Image of Liz New a research fellow

Emerging research pioneers championed with fellowships

25 January 2018
Twenty-two gifted early and mid-career researchers have been named as the University of Sydney's 2018 Sydney Research Accelerator (SOAR) fellows.

From designing the zoos of 2050 to uncovering the genetics of dementia, the fellows and their projects span diverse disciplines.

The SOAR fellowships, a key initiative in the 2016-20 Strategic Plan, support outstanding up-and-coming research stars to fulfil their potential.

As part of the two-year program, fellows are awarded $50,000 per year to support their research, innovation and development plans. They also benefit from a personalised program of research development support and structured mentoring.

Dr Andrew Black, Director of Research Development and Collaboration in the Research Portfolio, said SOAR is an important part of the University’s strategy to nurture outstanding researchers and spearhead its broader researcher development ambitions.

“SOAR supports our best and most promising researchers to fast-track their career development and position themselves as pioneers in new fields. It helps them build key leadership skills and aids the development of new partnerships with industry, government and community organisations, and other leading academics around the world.”

This year, 60 percent of the fellowships were awarded to women.

Early-career researchers:

Dr Samantha Solon-Biet – Faculty of Science

Samantha’s research is focused on discovering novel nutritional interventions that delay ageing and age-related lifestyle diseases such as obesity, cancer, cardiovascular disease and diabetes. Her previous work, the most detailed study of macronutrition ever undertaken in mammals, found that in free-feeding environments, diets low in protein and high in carbohydrates are more beneficial for late-life health and lifespan than reducing total calorie intake. The fellowship will allow her to expand this research at the Charles Perkins Centre and via an exchange to the US.

Dr Marcus Carter – Faculty of Arts and Social Science

How will technology change the design and role of zoos in the next thirty years? Marcus’ research looks at how we can use digital technologies and sensors to improve animal welfare, conservation education, and visitor experience at zoos. He has recently worked with Zoos Victoria to develop digital games for orangutan and gorilla enrichment and as part of his fellowship and will build links with other Australian and international zoos.  

Dr Garner Clancey – Sydney Law School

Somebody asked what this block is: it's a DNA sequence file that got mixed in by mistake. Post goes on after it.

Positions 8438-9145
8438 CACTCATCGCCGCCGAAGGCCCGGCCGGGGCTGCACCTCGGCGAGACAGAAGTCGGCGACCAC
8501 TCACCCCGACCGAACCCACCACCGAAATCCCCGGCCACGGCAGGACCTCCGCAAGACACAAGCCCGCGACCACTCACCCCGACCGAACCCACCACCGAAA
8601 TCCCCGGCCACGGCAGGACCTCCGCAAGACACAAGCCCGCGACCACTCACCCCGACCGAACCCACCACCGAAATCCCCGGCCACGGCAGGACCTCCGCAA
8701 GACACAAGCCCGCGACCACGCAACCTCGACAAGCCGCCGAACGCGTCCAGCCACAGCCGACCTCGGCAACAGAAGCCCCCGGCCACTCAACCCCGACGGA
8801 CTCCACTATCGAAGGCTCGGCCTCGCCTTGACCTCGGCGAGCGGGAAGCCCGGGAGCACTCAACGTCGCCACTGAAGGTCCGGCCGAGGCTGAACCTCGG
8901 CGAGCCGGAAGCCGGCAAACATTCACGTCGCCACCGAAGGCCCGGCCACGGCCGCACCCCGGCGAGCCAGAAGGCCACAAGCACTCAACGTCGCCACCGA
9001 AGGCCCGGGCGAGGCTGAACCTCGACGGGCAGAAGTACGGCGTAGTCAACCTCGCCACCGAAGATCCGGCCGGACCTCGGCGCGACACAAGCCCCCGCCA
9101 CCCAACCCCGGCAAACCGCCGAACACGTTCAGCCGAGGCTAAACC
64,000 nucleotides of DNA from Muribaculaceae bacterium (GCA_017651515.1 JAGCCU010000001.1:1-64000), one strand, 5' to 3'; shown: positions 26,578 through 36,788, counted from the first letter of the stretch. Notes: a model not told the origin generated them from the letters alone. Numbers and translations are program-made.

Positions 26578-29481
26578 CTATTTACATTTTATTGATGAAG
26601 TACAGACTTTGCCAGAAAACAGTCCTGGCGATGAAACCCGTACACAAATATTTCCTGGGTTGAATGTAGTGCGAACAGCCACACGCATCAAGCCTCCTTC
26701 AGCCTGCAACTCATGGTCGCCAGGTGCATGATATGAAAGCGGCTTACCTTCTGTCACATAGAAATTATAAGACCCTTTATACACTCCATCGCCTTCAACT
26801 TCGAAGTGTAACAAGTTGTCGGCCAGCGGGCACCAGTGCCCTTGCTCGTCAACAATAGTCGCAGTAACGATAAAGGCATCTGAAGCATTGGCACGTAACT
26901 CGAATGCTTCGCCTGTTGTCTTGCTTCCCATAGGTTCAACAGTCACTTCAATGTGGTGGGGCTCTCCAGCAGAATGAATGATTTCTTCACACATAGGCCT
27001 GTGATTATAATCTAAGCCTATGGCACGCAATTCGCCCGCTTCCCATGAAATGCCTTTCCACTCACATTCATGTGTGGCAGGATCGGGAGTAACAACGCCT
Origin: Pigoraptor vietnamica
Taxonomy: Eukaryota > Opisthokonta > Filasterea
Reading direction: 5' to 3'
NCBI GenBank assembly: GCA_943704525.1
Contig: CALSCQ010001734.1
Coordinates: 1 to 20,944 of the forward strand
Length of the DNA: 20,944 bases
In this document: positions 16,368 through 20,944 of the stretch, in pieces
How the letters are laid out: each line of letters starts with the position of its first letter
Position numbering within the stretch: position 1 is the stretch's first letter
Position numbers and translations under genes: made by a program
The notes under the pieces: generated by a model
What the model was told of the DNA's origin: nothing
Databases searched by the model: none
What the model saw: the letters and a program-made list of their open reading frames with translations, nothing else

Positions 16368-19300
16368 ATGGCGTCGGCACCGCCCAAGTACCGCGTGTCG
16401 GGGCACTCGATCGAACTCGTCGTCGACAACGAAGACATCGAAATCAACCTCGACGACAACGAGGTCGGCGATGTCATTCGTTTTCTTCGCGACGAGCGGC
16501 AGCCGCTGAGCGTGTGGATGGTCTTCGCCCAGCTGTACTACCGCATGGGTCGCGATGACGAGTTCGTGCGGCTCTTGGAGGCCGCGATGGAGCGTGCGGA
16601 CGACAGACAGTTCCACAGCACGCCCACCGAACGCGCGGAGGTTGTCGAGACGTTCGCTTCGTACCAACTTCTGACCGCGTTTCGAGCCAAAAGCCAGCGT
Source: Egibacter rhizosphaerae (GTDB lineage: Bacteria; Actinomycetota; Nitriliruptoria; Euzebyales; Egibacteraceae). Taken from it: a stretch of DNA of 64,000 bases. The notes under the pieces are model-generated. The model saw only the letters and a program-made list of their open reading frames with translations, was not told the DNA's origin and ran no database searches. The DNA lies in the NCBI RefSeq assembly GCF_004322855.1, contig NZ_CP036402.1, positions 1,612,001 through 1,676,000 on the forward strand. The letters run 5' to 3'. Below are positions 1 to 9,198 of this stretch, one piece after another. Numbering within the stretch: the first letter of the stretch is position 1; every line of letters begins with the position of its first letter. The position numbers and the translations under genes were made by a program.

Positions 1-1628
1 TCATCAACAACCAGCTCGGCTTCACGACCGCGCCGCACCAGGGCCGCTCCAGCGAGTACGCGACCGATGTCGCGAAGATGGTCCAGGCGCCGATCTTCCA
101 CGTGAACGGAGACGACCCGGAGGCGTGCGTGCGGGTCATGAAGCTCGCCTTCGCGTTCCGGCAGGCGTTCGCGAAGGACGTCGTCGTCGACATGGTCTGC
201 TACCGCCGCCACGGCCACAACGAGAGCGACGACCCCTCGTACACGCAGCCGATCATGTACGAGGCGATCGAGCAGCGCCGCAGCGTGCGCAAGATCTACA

Crime prevention and criminal justice expert Garner will analyse some of the recent major developments in the NSW criminal justice system, including the ‘once-in-a-generation’ reforms of the NSW Police Force and the $3.8 billion injection of funding that will almost double the number of adult prison beds in NSW.

Dr Melody Ding – Sydney Medical School and Charles Perkins Centre

As a population behavioural scientist, Melody, a 2017 Vice-Chancellor’s Award winner, is studying how to make tweaks to our built environment (such as making our neighbourhoods more ‘walkable’) to prevent chronic diseases, such as obesity and cardiovascular disease. Her fellowship will fund advanced epidemiological training at Harvard and support the translation of her work into public policy.

Dr Agisilaos Kourmatzis – Faculty of Engineering and Information Technologies

Agisilaos’ research is focused on understanding and managing multiphase flows, which have far-reaching implications for our environment, our society and our health. His fellowship will spur promising industry relationships, cross-faculty workshops and further his research, which has applications in advanced drug delivery systems for asthma and Alzheimer’s, agricultural sprays, and improving the efficiency of energy conversion systems.

Dr Wendy Lipworth – Sydney Medical School

A bioethicist, Wendy’s research centres on some of the most challenging problems facing frontline clinicians, researchers and policymakers, including access to high cost cancer medicines, therapeutics research using biobanks and big data, and the commercialisation of health and biomedicine. Her fellowship will enable the establishment of the world’s first global pharmaceutical ethics network and support the development of the University's Master of Bioethics program.

Associate Professor Elizabeth New (pictured above) – Faculty of Science

Elizabeth develops fluorescent chemical sensors that help visualise biological processes to better understand Alzheimer’s, obesity and cancer, as well as find toxic metals in soils to improve agriculture in remote communities. Already a leader at the forefront of chemical probe development within Australia, the fellowship will assist with the commercialisation of her research.

Dr Kevin Schnepel – Faculty of Arts and Social Sciences

Analysing the economics of crime, Kevin’s research addresses major questions in criminal justice policy. Recently, he has been investigating the short- and long-term impacts of a sudden five-fold increase in the price of heroin in 2001 due to a large reduction in the supply using data that links the administrative health and crime records of NSW heroin users in the late 1990s. Another project studies the potential benefits associated with diversion programs in the US that provide drug offenders with an opportunity to clear their criminal records after a period of community supervision.

Dr Mac Shine – Sydney Medical School

Every thought you’ve ever had is intimately linked to the activity of billions of neurons in your brain, yet we still don’t comprehend the basic principles of how the brain works. Mac’s work at the Brain and Mind Centre aims to understand the biological basis of cognition and attention, both in health and disease, to develop new treatments for dementia. 

Dr Sonja Van Wichelen – Faculty of Arts and Social Sciences

Asian countries are becoming major players in the world of bioscience. Yet the legalities of emerging gene technologies have yet to be explored. As a sociologist, Sonja’s current research examines the socio-legal governance of new gene technologies in Southeast Asian countries, which has important implications for medical tourism and the Australian biotech field. Her fellowship will allow her to conduct interviews with lawyers, bioethicists and judges as part of her pilot studies in Singapore, Malaysia, and Indonesia.